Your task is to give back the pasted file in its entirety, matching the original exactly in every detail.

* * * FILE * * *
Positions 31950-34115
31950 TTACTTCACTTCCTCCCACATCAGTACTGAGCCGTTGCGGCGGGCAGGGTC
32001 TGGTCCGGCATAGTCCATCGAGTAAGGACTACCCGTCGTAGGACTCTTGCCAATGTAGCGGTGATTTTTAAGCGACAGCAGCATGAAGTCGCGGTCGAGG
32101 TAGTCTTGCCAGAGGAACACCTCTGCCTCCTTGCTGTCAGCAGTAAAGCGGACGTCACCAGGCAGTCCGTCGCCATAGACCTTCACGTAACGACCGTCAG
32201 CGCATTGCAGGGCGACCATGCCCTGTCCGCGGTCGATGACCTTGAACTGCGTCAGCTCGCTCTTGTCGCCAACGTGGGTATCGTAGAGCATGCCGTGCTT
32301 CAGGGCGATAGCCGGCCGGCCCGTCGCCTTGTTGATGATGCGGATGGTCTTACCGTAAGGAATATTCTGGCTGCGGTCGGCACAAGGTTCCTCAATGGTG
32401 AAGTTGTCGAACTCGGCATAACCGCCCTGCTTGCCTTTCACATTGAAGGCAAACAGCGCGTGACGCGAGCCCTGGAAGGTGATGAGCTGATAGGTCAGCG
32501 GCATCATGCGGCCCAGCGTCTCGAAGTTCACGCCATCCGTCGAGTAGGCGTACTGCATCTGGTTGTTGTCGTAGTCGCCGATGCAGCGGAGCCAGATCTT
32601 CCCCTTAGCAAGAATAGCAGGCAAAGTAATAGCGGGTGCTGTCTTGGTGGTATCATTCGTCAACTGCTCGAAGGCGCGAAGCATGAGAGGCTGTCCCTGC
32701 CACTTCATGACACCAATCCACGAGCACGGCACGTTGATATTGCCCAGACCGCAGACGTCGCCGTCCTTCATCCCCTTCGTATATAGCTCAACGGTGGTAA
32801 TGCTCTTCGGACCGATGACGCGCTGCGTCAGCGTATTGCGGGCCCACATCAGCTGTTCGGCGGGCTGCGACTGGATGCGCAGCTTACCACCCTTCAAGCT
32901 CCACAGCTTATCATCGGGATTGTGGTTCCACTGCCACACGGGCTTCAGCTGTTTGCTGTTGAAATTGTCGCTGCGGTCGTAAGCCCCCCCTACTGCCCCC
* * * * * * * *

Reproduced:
Positions 31950-34115
31950 TTACTTCACTTCCTCCCACATCAGTACTGAGCCGTTGCGGCGGGCAGGGTC
32001 TGGTCCGGCATAGTCCATCGAGTAAGGACTACCCGTCGTAGGACTCTTGCCAATGTAGCGGTGATTTTTAAGCGACAGCAGCATGAAGTCGCGGTCGAGG
32101 TAGTCTTGCCAGAGGAACACCTCTGCCTCCTTGCTGTCAGCAGTAAAGCGGACGTCACCAGGCAGTCCGTCGCCATAGACCTTCACGTAACGACCGTCAG
32201 CGCATTGCAGGGCGACCATGCCCTGTCCGCGGTCGATGACCTTGAACTGCGTCAGCTCGCTCTTGTCGCCAACGTGGGTATCGTAGAGCATGCCGTGCTT
32301 CAGGGCGATAGCCGGCCGGCCCGTCGCCTTGTTGATGATGCGGATGGTCTTACCGTAAGGAATATTCTGGCTGCGGTCGGCACAAGGTTCCTCAATGGTG
32401 AAGTTGTCGAACTCGGCATAACCGCCCTGCTTGCCTTTCACATTGAAGGCAAACAGCGCGTGACGCGAGCCCTGGAAGGTGATGAGCTGATAGGTCAGCG
32501 GCATCATGCGGCCCAGCGTCTCGAAGTTCACGCCATCCGTCGAGTAGGCGTACTGCATCTGGTTGTTGTCGTAGTCGCCGATGCAGCGGAGCCAGATCTT
32601 CCCCTTAGCAAGAATAGCAGGCAAAGTAATAGCGGGTGCTGTCTTGGTGGTATCATTCGTCAACTGCTCGAAGGCGCGAAGCATGAGAGGCTGTCCCTGC
32701 CACTTCATGACACCAATCCACGAGCACGGCACGTTGATATTGCCCAGACCGCAGACGTCGCCGTCCTTCATCCCCTTCGTATATAGCTCAACGGTGGTAA
32801 TGCTCTTCGGACCGATGACGCGCTGCGTCAGCGTATTGCGGGCCCACATCAGCTGTTCGGCGGGCTGCGACTGGATGCGCAGCTTACCACCCTTCAAGCT
32901 CCACAGCTTATCATCGGGATTGTGGTTCCACTGCCACACGGGCTTCAGCTGTTTGCTGTTGAAATTGTCGCTGCGGTCGTAAGCCCCCCCTACTGCCCCC